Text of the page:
Reviewer: Craig Unadkat
Romesh Ranganathan has fast become one of Britain’s most ubiquitous comics. From his time on various panel shows to his sitcom on Sky One (among a litany of other TV achievements), Ranganathan is without a doubt one of the busiest entertainers around. His overwhelmingly sold-out tour of Romesh Ranganathan: The Cynic’s Mixtape visited Brighton Dome and this reviewer had to see if the magic that’s made him such a comical TV phenomenon translates well in a live format. Spoiler alert, it does.
You enter the room to the sound of old school hip-hop remixes, no doubt some cherry-picked from Ranganathan’s comedy podcast Hip-Hop Saved My Life. You’re then promptly greeted by the shows initial act Jen Brister. Brister does an incredible job of getting the audience on side immediately. Her decision to take a rather bellicose, non-PC approach to what are nowadays fairly sensitive subjects, which she broached in her 20-minute stint on stage, was ultimately the correct one. Her razor-sharp wit and clever self-deprecating humour aid in the effortless overachieving of her role as a warm-up act and set up for Ranganathan’s initial jokes; they compliment each other nicely.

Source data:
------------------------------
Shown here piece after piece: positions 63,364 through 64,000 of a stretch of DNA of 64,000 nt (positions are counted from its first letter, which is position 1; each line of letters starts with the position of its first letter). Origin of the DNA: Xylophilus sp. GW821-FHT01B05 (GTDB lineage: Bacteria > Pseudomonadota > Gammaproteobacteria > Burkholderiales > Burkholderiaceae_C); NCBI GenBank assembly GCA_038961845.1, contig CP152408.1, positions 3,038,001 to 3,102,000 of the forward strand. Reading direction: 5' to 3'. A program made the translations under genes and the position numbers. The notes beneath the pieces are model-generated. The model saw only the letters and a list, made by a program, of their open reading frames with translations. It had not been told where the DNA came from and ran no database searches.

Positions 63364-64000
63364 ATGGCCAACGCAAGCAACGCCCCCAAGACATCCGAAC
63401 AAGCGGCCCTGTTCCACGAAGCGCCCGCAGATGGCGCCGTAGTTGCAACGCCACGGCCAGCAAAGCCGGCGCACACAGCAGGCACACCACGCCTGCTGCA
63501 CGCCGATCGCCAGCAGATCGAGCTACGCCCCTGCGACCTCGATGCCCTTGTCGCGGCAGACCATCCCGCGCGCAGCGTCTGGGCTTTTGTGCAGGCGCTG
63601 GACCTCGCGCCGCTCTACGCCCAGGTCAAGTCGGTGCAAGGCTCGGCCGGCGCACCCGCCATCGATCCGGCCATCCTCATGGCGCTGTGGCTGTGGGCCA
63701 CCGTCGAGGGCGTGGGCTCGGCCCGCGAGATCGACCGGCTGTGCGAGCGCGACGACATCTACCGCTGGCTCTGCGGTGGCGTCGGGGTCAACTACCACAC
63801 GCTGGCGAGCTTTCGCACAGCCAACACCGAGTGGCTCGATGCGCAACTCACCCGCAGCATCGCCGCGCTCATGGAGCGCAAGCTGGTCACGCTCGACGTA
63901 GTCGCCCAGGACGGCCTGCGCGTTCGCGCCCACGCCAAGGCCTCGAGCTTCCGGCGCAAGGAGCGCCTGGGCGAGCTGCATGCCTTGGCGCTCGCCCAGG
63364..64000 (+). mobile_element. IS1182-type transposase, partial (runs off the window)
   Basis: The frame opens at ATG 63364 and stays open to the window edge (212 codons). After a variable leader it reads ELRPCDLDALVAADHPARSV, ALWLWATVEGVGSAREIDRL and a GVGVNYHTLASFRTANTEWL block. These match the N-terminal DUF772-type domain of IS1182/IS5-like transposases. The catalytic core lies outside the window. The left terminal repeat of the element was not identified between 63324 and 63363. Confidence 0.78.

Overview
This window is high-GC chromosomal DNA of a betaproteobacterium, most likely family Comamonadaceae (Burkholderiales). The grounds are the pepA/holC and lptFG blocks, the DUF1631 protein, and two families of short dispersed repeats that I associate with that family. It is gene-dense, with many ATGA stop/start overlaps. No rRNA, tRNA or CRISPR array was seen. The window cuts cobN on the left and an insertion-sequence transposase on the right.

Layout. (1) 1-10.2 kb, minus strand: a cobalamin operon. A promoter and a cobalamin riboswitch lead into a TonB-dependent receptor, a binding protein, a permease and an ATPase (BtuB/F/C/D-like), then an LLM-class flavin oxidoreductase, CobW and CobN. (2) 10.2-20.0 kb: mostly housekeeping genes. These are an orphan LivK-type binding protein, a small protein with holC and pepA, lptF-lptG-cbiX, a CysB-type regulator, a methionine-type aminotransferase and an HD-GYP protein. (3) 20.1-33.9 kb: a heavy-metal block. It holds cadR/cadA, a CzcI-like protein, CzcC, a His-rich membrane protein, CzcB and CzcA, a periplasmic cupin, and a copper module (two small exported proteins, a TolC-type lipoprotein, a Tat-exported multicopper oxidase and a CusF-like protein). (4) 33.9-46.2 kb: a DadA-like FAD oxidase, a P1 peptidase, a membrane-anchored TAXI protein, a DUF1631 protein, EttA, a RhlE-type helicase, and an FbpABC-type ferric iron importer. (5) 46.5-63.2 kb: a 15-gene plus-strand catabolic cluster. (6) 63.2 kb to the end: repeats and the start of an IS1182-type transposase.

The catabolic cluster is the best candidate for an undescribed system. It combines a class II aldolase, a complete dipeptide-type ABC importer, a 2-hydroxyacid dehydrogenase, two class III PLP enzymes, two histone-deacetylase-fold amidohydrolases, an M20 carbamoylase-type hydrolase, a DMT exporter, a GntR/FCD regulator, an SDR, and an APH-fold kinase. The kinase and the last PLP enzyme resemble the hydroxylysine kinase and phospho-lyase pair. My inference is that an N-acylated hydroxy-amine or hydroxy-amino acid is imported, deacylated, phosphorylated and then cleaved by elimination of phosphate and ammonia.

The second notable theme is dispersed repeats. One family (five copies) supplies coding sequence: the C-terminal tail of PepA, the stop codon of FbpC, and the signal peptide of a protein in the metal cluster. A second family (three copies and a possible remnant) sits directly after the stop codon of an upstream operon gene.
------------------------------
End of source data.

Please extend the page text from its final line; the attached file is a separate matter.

Ranganathan covers a lot of ground in his time on stage. He talks about his wife and children, fondly… as well as not so. He covers social media pitfalls and racism in football. He makes the audience wonder whether or not Michael Jackson’s music can be listened to without having to consider the connotations of his problematic behaviour and even finds time throughout all this to poke fun at Piers Morgan. None of the material is particularly groundbreaking, yet somehow each section is consistently met with eruptions of laughter.
A lot of the reason for this lies in his style of rhetoric. The way he performs bares striking resemblance to simply having a joke with a mate. He’s like the Lewis Capaldi of comedy, creating incredible work yet all the while being completely down-to-earth. What you end up watching is a funny yet genuine guy talking mostly about some issues he has in his life and that creates a connection with an audience quite quickly and after this connection is established, the comedy flows very easily.
Ranganathan appears to have two succinct styles of comedy that he uses within the show. One is a very dry, deadpan sense of humour aided in creation by a sense of ruthless pragmatism in his thought process, for example when he talks about how he was angry that his child was rewarded with ice cream by his wife after being lost on a beach. The other is an animated storytelling aspect of performance, whereby he takes the audience on a journey through the subject he’s talking about rather than talking about or around it. This combination of deadpan humour, vivid realist storytelling and his ability to deftly switch between the two, create a show that is both relatable and accessible as well as being absolutely hilarious.
The performance is tied up at the end with Ranganathan performing from his child’s point of view. He uses this device to sum up everything that he’s covered throughout the night, it’s clever and allows the audience to take in each section a second time, eliciting a kind of nostalgic feeling, like you’re in on the joke this time.
Reviewed on 24 September 2019 | Image: Andy Hollingworth